No-Sew Burlap Draperies

My burlap drapery project was inspired by many of the pictures I saw on Pinterest. I never found instructions, so I made some up!

Here are some of the great pictures I found to get ideas:

 

 

 

 

Anyone who has ever decorated a home knows that draperies can be a very expensive part of pulling together a room. In all my years of moving and redecorating homes, I swear I must have tried everything – using bedsheets, using really inexpensive fabric, using very expensive fabric, buying ready-made cheap draperies, buying ready-made fancy draperies, doing the sewing myself, having a seamstress do the sewing, having a friend who is a seamstress do the hard part of the sewing (thank you, Shelley!) – and no matter what I have done, it has always been one big hot mess of an expensive, time-consuming, pain-in-the-you-know-what thing to do.

Burlap draperies are made of inexpensive AND cheap fabric, have a rough texture which works in well with many different looks, and may be the answer to your prayers (unless you were praying for a new boiler, better behaved children, or a neck that doesn’t sag). This project is easy enough for a monkey to do. Total project time: 5 hours. (Unless you decide to feed your children or take a potty break. You sissy.)

You will need:

Steam iron

Ironing board

Tape measure

Scissors

Burlap

Buckram (I used 3″ wide)

Stitch Witchery (follow the package instructions)

You can figure out how much yardage you will need for each burlap panel by adding up the desired finished length, plus 4x the width of your buckram.  Get a bit extra to allow for squaring it all off.  The buckram will run the width of your fabric, so get that much for each panel.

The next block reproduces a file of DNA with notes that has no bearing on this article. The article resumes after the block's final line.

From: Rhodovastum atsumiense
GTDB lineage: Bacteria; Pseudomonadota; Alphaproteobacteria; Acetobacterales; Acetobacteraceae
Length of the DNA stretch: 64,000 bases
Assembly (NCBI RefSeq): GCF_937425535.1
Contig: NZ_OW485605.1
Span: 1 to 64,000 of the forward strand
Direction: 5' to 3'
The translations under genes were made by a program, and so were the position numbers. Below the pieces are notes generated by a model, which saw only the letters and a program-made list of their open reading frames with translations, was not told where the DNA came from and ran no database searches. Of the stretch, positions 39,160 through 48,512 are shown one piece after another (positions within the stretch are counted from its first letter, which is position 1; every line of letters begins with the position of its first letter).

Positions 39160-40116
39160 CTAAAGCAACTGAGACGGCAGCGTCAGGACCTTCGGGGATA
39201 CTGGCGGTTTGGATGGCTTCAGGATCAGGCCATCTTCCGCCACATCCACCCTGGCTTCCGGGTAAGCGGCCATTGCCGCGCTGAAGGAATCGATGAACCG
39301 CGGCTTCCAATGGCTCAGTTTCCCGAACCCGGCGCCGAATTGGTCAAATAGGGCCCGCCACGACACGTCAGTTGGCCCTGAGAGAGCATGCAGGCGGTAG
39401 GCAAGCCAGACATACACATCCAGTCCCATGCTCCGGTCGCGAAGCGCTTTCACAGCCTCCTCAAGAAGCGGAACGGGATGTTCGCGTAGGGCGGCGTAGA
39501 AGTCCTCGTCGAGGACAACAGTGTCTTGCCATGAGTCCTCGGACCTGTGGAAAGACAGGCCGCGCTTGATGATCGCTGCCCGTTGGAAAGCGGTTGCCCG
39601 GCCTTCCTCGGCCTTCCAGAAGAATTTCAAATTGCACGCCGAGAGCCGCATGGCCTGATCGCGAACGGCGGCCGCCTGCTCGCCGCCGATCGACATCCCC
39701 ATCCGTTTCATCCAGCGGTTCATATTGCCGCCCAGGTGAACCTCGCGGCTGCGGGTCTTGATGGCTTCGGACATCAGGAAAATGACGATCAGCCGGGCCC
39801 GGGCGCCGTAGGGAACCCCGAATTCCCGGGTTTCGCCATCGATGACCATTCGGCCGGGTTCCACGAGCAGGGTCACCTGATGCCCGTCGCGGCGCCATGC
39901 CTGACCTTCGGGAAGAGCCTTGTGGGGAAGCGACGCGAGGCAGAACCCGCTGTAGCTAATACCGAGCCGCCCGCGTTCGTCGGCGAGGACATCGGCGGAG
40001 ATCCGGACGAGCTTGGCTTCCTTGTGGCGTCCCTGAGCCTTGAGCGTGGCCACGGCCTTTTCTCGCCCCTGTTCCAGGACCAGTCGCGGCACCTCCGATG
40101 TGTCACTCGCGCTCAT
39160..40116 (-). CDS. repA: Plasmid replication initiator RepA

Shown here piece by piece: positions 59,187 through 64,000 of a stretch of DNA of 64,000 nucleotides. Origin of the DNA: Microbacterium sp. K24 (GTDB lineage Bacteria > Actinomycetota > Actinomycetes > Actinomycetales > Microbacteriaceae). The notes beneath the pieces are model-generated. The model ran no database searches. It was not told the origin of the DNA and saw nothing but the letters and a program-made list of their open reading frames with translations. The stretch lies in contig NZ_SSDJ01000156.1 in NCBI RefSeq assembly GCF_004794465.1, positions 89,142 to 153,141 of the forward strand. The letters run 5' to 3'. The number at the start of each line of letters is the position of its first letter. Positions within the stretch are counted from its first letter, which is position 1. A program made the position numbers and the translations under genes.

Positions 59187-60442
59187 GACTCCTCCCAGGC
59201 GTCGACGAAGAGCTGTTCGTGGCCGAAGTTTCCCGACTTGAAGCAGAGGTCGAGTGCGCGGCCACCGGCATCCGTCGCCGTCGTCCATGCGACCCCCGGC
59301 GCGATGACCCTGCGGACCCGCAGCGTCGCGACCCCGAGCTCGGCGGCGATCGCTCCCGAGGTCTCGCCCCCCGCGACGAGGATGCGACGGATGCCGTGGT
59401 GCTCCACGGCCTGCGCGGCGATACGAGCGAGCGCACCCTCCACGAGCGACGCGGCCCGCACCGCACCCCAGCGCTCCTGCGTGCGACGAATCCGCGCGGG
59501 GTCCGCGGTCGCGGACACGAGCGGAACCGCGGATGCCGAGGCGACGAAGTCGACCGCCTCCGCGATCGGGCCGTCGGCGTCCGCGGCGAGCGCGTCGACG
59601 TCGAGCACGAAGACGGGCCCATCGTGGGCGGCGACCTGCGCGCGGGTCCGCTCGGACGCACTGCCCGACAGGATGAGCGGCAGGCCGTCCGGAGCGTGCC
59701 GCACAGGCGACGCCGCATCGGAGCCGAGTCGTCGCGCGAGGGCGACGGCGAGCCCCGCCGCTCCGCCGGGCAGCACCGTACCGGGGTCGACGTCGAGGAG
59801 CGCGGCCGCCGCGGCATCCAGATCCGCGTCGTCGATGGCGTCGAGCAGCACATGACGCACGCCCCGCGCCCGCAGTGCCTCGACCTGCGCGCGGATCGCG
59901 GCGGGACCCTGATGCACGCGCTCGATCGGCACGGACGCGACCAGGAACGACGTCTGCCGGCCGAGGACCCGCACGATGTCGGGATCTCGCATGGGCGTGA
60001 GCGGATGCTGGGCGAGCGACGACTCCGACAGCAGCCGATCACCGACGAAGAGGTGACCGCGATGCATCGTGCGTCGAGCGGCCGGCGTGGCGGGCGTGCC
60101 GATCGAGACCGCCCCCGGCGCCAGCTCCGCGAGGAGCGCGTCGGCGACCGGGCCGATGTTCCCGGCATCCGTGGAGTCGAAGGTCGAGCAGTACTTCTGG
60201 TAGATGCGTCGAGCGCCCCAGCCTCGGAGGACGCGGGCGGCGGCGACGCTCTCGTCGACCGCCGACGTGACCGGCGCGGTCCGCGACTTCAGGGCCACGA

STEP 1:  Lay it all out on the floor.  Ask your dog to help by “sitting and staying” so she won’t lie down on the fabric.   (That box on her neck is the “Holy Mackeral” invisible fence collar. It works.)

Start by making sure you have a straight, squared edge.   You can square off the fabric by folding it over and cutting off the excess or by cutting along one of the burlap fibers, depending on how straightly woven your burlap is.

I aligned the squared off edge of my burlap with a plank in the wood floor and taped it to keep it in place while I measured the length. (Yes, I am a smarty-pants.)

STEP 2:  Measure three inches (or the width of your buckram) from the edge, fold the fabric over and press.

Tuck the buckram into the fold.  Fold the fabric over again and press.

STEP 3:  Fuse the folded over header with Stitch Witchery.  Before you go all the way to the ends, decide how much you are going to fold over the selvages in STEP 5 (when you will finish the sides) and cut that much off of the buckram inside the folds at the selvages.

Be careful not to get the whole roll of Stitch Witchery too close to the steam iron or you will accidentally fuse your useful roll of Stitch Witchery into a much less useful hockey puck.

STEP 4:  To finish the hem, do all of this again at the other end of the panel, but leave out the buckram.